Probably, but you'd want to make sure whatever glue you use "plays nice" with the silicone rubber. 

Alternatively with something as light as the copper washers, you might just add them after the rubber has set a while but before the curing process is complete so the rubber sticks to one side of the washers.  I've never tried this though, so I can't guarentee good results.
Title: Re: Button pad out of silicone or rubber
Post by: funkyguy4000 on Aug 15, 2012, 08:58 pm
Yea, I'm just trying to get ideas.  I've never done this either.
Title: Re: Button pad out of silicone or rubber
Post by: Far-seeker on Aug 16, 2012, 04:28 pm

Yea, I'm just trying to get ideas.  I've never done this either.


It seems like making your own button pad is very possible, but you will have to experiment a little to work out the details of the process.  Please let us know how it goes.
Title: Re: Button pad out of silicone or rubber
Post by: funkyguy4000 on Aug 16, 2012, 04:52 pm
Will do :)

I think what I'm going to do is just buy a buttonpad, and make a mold out of it and then just use that.
I'd bought some wood to try to custom make it myself....that didn't go well.
Title: Re: Button pad out of silicone or rubber
Post by: keeper63@cox.net on Aug 18, 2012, 05:48 am
The only problem with metal washers is that over time, they will eventually corrode. Stainless steel would be ok, but even it would have contact issues in the long term (which might be longer than you care about the project, though). If I were going to use metal, I think I would go for thin copper washers tinned with 60/40 solder; not as good as gold, of course...
Title: Re: Button pad out of silicone or rubber
Post by: funkyguy4000 on Aug 18, 2012, 06:50 am
Oh thats not a bad idea.  Is that a specific type of solder or will any work?

Lemme just go raid fort Knox and grab some gold real quick..
Title: Re: Button pad out of silicone or rubber
Post by: keeper63@cox.net on Aug 19, 2012, 03:10 am

Oh thats not a bad idea.  Is that a specific type of solder or will any work?


Since you live in the states - you can easily get it (finding it in Europe can sometimes be a pain, what with the RoHS laws and such). Basically, 60/40 solder is a 60 percent tin and 40 percent lead alloy (in reality, it is generally 63/37 - see http://en.wikipedia.org/wiki/Solder). Your ordinary standard electronics solder will work here, but you should clean the copper really well (ideally with weak sulfuric acid - but a good stiff wire brush will work fine, too) and use plenty of flux. Heat the copper well (use a butane torch or similar - a soldering iron won't likely work well, given the size) and apply the solder. You'll want a smooth and even coat, but not a thick one; just thick enough so that the copper doesn't show.

You might also try "dip soldering" the copper, which may make a more even coat: Get a copper plumbing pipe end "cap", and buy some 60/40 solder bar (this will be pure solder - no flux). Mount the end cap in some kind of solid holder (a large vice is a good choice) and heat it up with a propane or similar torch. Melt the solder into the cap so that you have a "pool" of solder to dip into. Remember to wear full protective clothing (long pants, shoes, long sleeves, gloves, eye and face protection). Clean your copper rings, perhaps dip/wipe in flux - then dip the rings in the solder (you might have to fashion some kind of tool to allow for this, of course).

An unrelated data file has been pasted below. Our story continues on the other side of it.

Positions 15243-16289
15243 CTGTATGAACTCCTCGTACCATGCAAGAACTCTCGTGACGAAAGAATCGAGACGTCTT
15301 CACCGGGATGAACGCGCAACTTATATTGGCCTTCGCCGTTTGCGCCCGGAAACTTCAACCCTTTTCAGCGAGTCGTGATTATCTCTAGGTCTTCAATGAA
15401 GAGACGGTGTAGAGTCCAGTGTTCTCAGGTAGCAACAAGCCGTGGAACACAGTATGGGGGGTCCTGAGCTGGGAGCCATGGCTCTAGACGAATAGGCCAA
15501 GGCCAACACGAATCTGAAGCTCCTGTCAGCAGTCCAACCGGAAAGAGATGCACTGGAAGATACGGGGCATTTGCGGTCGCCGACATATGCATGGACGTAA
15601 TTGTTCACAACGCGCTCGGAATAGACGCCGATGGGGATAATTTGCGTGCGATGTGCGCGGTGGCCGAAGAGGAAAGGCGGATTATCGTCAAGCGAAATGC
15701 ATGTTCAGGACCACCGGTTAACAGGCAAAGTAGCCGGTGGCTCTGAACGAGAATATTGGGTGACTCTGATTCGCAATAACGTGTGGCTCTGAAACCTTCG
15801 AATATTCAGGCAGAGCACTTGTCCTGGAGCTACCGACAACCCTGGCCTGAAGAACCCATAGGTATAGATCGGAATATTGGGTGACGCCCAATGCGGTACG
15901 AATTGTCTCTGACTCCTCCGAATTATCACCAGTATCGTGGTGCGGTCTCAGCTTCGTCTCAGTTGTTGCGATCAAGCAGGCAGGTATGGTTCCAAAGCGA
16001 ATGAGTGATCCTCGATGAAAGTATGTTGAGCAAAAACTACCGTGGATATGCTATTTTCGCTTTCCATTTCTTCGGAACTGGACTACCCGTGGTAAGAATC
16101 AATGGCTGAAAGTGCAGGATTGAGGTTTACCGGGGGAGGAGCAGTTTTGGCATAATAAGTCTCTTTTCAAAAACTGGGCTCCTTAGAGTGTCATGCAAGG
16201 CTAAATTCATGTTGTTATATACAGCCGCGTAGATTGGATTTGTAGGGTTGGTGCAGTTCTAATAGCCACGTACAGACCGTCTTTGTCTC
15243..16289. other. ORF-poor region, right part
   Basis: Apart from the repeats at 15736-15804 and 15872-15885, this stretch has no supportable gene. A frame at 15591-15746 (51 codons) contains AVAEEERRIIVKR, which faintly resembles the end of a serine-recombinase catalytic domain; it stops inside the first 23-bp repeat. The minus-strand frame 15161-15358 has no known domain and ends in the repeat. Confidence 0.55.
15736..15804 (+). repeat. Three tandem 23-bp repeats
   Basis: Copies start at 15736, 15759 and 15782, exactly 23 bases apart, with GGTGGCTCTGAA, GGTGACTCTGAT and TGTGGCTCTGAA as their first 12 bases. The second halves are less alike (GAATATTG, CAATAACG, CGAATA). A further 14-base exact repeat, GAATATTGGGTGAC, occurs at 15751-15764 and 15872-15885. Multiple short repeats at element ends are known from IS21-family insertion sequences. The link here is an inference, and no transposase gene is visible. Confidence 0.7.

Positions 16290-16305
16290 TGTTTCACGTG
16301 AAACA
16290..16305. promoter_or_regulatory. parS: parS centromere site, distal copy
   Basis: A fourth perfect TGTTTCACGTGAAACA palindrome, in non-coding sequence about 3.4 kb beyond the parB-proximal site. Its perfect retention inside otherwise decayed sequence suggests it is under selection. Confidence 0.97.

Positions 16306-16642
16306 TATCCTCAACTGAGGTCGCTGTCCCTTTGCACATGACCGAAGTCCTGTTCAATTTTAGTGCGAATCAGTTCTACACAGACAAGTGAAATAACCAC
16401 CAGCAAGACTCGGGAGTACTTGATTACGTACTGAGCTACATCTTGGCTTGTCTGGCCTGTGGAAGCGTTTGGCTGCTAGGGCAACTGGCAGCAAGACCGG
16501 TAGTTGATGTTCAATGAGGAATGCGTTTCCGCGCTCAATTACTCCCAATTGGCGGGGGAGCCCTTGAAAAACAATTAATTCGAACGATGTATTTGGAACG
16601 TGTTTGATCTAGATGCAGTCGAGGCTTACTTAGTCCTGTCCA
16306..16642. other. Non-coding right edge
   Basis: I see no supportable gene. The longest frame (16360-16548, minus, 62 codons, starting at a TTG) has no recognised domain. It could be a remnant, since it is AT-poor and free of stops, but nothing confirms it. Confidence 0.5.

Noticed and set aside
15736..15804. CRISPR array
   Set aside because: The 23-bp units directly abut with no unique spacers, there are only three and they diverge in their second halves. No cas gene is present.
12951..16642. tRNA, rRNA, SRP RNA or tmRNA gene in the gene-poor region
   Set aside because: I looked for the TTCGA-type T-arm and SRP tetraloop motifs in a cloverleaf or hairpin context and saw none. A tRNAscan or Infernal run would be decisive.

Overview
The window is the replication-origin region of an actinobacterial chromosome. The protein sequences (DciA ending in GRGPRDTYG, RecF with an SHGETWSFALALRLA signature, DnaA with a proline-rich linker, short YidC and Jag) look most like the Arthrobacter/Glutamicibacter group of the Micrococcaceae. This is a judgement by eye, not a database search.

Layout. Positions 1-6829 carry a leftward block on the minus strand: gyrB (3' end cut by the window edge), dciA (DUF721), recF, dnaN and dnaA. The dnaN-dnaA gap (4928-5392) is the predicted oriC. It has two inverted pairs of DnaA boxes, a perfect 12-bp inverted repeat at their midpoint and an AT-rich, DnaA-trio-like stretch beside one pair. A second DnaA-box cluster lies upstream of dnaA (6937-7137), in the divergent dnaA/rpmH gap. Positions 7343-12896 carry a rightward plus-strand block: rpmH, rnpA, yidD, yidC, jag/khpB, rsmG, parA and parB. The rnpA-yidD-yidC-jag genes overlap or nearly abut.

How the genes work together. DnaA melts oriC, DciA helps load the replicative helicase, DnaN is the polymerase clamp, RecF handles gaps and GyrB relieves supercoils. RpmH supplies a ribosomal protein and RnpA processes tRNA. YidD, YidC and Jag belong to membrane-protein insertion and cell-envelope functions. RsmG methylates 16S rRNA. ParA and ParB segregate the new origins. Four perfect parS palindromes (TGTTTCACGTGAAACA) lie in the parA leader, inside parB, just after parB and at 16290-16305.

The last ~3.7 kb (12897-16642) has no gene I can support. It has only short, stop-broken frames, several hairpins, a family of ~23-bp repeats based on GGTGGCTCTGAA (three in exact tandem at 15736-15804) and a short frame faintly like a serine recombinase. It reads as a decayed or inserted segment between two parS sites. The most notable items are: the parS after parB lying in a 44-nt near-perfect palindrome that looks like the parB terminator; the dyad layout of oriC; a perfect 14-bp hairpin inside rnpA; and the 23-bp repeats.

Lemme just go raid fort Knox and grab some gold real quick..


Gold is what is used as a plating when you need the best conductivity and longevity possible for an electrical contact point - it's probably not even possible to do such plating at home, even if you had access to the gold needed (mainly due to the chemicals involved in the process - very ugly). Something to keep in mind, though, is what your contacts on the PCB will be - if they are gold, you don't want solder to contact them - over time they will fail, likely - see http://en.wikipedia.org/wiki/Gold_plating
Title: Re: Button pad out of silicone or rubber
Post by: Far-seeker on Aug 20, 2012, 08:21 pm

Mount the end cap in some kind of solid holder (a large vice is a good choice) and heat it up with a propane or similar torch. Melt the solder into the cap so that you have a "pool" of solder to dip into.


Alternatively, there are small solder pots available at fairly reasonable prices (like the first two in this link (http://www.jameco.com/webapp/wcs/stores/servlet/StoreCatalogDrillDownView?langId=-1&storeId=10001&catalogId=10001&categoryName=category_root&subCategoryName=Test%2C%20Tools%20%26%20Supplies&category=60&refine=1&position=1&history=nq56dyyg%7CfreeText~solder%2Bpot%5Esearch_type~jamecoall%5EprodPage~15%5Epage~SEARCH%252BNAV)).  Not as cheap or adventurous as cr0sh's suggestion, but muc easier to work with if you are going to a sizable batch at the same time.


Clean your copper rings, perhaps dip/wipe in flux - then dip the rings in the solder (you might have to fashion some kind of tool to allow for this, of course).


Or you could just buy a extra large pair of hemostats (http://www.sciplus.com/search.cfm?utm_source=internal&utm_medium=search&utm_content=cf&utm_campaign=celsearchtest&formfield1234567891=36&formfield1234567892=1&formfield1234567894=&term=6273&btnHand.x=0&btnHand.y=0) and wear leather work gloves.